Charity begins at home, or so we are told.

In fact, charities survive off endowments, investment income and grants as much as they do off standing orders and coins dropped in a box. But if there is one thing that surely defines a charity – and distinguishes it both from the for-profit and the state sectors – it is voluntary giving. No matter where the money immediately comes from, ultimately it can be traced back to an act of free (and altruistic) will. Right?

Not, apparently, for vast swathes of the UK charity sector. By 2010, over half of all charity income was derived from state and state-run bodies, and 27,000 charities relied on the state for more than three quarters of their income. No matter what ones view of taxation, one can hardly call it voluntary: it is a compulsory levy, and as such cannot, in any way, be considered “charitable”.

This might not be a problem if it just described charities receiving money from government to deliver services. Non-profit making private sector bodies, like their profit-making brethren, are often more efficient and more responsive to local circumstances than state and regional monopolies. Charities should be as free as any organisation to bid for government contracts, as long as this meets their charitable aims.

But what about the use of these funds to lobby government? Is it right that charities should use taxpayer money to campaign, even – perhaps – to campaign for more taxpayer funds? And what about charities that exist purely off taxpayer money, and exist primarily to lobby government?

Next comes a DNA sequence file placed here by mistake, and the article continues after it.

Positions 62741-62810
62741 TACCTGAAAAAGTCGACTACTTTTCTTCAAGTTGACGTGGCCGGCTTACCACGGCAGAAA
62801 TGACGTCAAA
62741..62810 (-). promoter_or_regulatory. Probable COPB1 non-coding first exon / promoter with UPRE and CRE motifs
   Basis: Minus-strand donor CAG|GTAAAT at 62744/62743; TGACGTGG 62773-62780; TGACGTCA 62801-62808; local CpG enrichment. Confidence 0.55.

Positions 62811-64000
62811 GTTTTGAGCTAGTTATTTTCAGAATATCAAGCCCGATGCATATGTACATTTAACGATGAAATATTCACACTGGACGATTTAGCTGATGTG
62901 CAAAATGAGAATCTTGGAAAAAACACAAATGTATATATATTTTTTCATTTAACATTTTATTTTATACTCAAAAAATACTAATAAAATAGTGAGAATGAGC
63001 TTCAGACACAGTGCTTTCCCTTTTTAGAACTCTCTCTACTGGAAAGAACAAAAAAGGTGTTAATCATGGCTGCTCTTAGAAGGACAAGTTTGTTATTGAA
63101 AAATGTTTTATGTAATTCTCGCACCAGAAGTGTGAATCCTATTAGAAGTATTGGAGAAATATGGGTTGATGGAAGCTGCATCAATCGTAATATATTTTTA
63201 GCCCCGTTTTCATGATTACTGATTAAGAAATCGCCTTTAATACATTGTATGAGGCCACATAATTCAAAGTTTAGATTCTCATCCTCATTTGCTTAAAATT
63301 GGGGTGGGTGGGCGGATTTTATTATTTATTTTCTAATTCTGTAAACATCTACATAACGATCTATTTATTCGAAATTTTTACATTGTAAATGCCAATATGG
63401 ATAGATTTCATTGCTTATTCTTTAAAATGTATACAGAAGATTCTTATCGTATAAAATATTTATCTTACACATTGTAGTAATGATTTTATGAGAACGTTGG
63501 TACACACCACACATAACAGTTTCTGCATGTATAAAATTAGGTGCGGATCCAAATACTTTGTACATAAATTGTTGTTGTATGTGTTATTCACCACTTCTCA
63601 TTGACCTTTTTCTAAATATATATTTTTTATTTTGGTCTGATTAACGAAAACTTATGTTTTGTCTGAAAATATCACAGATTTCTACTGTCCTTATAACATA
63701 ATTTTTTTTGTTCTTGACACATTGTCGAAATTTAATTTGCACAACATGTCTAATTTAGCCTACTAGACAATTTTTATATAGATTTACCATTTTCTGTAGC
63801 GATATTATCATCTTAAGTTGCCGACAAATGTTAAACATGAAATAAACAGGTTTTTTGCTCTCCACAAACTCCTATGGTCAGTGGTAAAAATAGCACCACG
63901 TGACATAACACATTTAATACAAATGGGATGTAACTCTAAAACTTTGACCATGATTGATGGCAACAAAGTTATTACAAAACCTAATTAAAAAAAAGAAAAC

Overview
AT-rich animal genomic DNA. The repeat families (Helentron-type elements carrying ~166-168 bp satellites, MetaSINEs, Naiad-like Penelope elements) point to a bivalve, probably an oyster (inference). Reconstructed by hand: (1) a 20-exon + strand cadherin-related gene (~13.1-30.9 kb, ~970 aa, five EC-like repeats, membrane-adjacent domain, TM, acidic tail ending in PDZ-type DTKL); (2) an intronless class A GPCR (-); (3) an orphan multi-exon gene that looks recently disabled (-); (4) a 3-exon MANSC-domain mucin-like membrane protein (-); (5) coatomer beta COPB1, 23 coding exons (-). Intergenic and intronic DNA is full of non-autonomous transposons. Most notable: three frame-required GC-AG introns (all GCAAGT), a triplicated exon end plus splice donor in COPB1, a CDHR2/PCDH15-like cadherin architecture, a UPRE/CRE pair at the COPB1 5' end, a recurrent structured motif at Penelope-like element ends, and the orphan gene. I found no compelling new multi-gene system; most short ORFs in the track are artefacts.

A new report by Chris Snowdon, a Research Fellow at the Institute of Economic Affairs, examines this recent and murky practice. Sock Puppets: How the government lobbies itself and why argues that this represents a capture of Civil Society by politicians and bureaucrats. These latter groups are too-often assumed to pursue “the public interest”, whereas a large body of research demonstrates that in reality politicians and bureaucrats – like everybody else – pursue their self-interests.  This should not always be assumed to be selfish (one point where I would fault Snowdon is his failure to acknowledge that “self-interest” can also include pursuing ones own values) but does nonetheless put them at odds with any general interest – and, indeed, democracy.

The capture of the charity sector by government is dangerous for a number of reasons. It provides small interest groups with disproportionate amounts of power and resources at the expense of taxpayers; it compels taxpayers to fund charities they do not support; it encourages the charities to focus upon the pursuit of state funding as a priority; and it mutes opposition (a concern raised by the National Council for Voluntary Organisations in 2001 and which I have witnessed in practice). A further danger, that Snowdon overlooks, is that government-funded lobbying organisations crowd-out real civil society groups; he certainly acknowledges that it is only the “politically correct” views (often those with little public support) that are funded.

Why does government do this? Feathering its own nest is one reason: government often funds bodies that argue for more bureaucracy, state intervention and taxation. But it also enables government to create “astro-turf” bodies that allow politicians to present unpopular, elitist issues as “grass-roots movements”. This subverts civil society, compromises the charity sector and undermines democracy.

The report makes four recommendations. Firstly, the government should stop giving unrestricted grants to charities; second, stop political advertising by government; third, require organisations that rely mainly on statutory funds to register as a new form of non-profit body, rather than appropriating the “charity” label that implies that they rely on voluntary funding; and fourth, restore the pre-Blair position of the Charity Commission that charitable status cannot apply to a body that is primarily concerned with lobbying.

Only then we will have a charity sector dominated by strong, independent voices speaking up for the people.

Do not feed the Sock Puppets